A midweek interlude, the instrumental ‘Flying’ is one of the handful of tracks credited to all four mop tops. It first appeared on the 1967 LP Magical Mystery Tour, full of mellotron, guitar, bass, maracas, drums and tape loops. Far out.
On this day (20 April) 50 years ago, Marvin Gaye & Tammi Terrell released ‘Ain’t No Mountain High Enough’. The song had been held back by writers Ashford & Simpson from the likes of Dusty Springfield as the their strongest case for entry to Motown. They knew they had a gold-plated disc on their hands. And they were right; they secured a contract with the Detroit-baed label and the song’s success led to a string of more Ashford & Simpson-penned duets (including ‘Two Can Have A Party‘, ‘You’re All I Need to Get By’, ‘Ain’t Nothing Like the Real Thing’, and ‘Your Precious Love’). Bliss.
Good morning Monday people! I give you the trippy, playful sounds of the Stones’ album Their Satanic Majesties Request. Led Zeppelin’s very own John Paul Jones arranged the distinctive string section on standout track ‘She’s A Rainbow’, two years before he joined Led Zeppelin. This was May 1967 and The Rollings Stones were singing a love song for the Summer. Have a great week.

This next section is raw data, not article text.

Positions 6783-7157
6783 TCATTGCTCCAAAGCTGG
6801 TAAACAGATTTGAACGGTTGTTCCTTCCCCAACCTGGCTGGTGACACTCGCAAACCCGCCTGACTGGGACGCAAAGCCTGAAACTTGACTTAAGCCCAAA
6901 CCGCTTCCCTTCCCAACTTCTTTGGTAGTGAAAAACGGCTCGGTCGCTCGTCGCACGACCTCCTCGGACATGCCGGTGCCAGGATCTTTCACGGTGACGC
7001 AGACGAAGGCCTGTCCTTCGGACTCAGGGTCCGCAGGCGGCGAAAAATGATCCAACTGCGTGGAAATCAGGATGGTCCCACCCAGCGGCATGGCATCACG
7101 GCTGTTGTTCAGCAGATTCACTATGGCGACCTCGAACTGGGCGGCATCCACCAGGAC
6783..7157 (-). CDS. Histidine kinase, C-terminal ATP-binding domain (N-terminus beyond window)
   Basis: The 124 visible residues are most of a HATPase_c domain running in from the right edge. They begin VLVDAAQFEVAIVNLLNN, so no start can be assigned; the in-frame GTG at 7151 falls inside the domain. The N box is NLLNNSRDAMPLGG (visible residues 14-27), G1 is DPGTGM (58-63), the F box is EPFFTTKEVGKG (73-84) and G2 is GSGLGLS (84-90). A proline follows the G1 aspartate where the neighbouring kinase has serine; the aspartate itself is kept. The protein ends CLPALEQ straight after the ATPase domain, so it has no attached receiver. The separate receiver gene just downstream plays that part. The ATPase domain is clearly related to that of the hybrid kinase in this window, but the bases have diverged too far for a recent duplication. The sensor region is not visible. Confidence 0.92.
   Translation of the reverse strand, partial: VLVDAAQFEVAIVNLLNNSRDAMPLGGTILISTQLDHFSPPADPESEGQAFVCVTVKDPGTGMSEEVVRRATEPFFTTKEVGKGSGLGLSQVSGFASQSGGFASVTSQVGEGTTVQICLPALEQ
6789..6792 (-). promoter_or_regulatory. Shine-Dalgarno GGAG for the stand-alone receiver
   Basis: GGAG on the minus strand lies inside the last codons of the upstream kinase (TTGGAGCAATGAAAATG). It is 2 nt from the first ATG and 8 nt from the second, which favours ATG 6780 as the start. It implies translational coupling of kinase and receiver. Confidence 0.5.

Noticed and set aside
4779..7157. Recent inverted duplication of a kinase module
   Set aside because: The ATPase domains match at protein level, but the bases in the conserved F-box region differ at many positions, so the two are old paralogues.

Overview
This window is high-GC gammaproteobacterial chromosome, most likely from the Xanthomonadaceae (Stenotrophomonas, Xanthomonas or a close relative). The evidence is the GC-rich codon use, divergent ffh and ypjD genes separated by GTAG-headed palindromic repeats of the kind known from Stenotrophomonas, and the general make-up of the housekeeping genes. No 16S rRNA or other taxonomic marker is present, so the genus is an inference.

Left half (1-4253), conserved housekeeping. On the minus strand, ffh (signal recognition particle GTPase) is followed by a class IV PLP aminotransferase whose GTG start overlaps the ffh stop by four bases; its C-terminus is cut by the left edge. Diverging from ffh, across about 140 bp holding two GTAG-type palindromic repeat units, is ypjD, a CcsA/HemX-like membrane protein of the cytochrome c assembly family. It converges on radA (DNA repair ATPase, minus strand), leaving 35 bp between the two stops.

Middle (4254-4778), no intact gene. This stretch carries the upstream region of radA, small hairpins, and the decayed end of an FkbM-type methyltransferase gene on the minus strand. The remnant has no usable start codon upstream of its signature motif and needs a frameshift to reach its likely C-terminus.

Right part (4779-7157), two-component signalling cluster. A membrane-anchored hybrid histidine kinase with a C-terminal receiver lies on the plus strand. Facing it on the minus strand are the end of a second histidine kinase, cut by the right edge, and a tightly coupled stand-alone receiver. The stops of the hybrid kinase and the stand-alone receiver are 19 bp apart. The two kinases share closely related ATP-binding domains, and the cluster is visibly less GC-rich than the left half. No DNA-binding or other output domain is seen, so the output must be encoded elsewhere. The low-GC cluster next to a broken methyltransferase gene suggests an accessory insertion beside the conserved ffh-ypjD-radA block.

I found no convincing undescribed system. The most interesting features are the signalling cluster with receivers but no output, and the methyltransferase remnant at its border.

50 years ago last month, The Doors released their incredible debut album. The self-titled collection of songs was slow-burning its way through the early part of 1967 as fans of their hitherto blues rock were adjusting to a new fusion of rock, jazz, poetry and organ riffs. The hypnotic ‘Light My Fire’ would not emerge as their signature tune until Elektra Records and producer Paul Rothchild released a shorter single in April 1967. Inspired by some grade-A touch points (The Rolling Stones’ ‘Playing With Fire’, Fats Domino’s ‘Blueberry Hill’ and John Coltrane’s ‘Olé’), this descendent would climb even greater heights. Have a great week.
Never mind the debate about how much greater Sgt Pepper might have been had Penny Lane and Strawberry Fields had made the cut. What about the Small Faces’ concept long player Ogdens´ Nut Gone Flake, should Itchycoo Park and Tin Soldier have made the pressing? Without the hypothetical, the album sat on top of UK charts throughout the summer of 1968. No mean feat at that time. Look at Steve Marriott on lead vocals and guitar on ‘Tin Soldier’. It was the same confidence that led him to disband the following year to form Humble Pie with Peter Frampton and pals.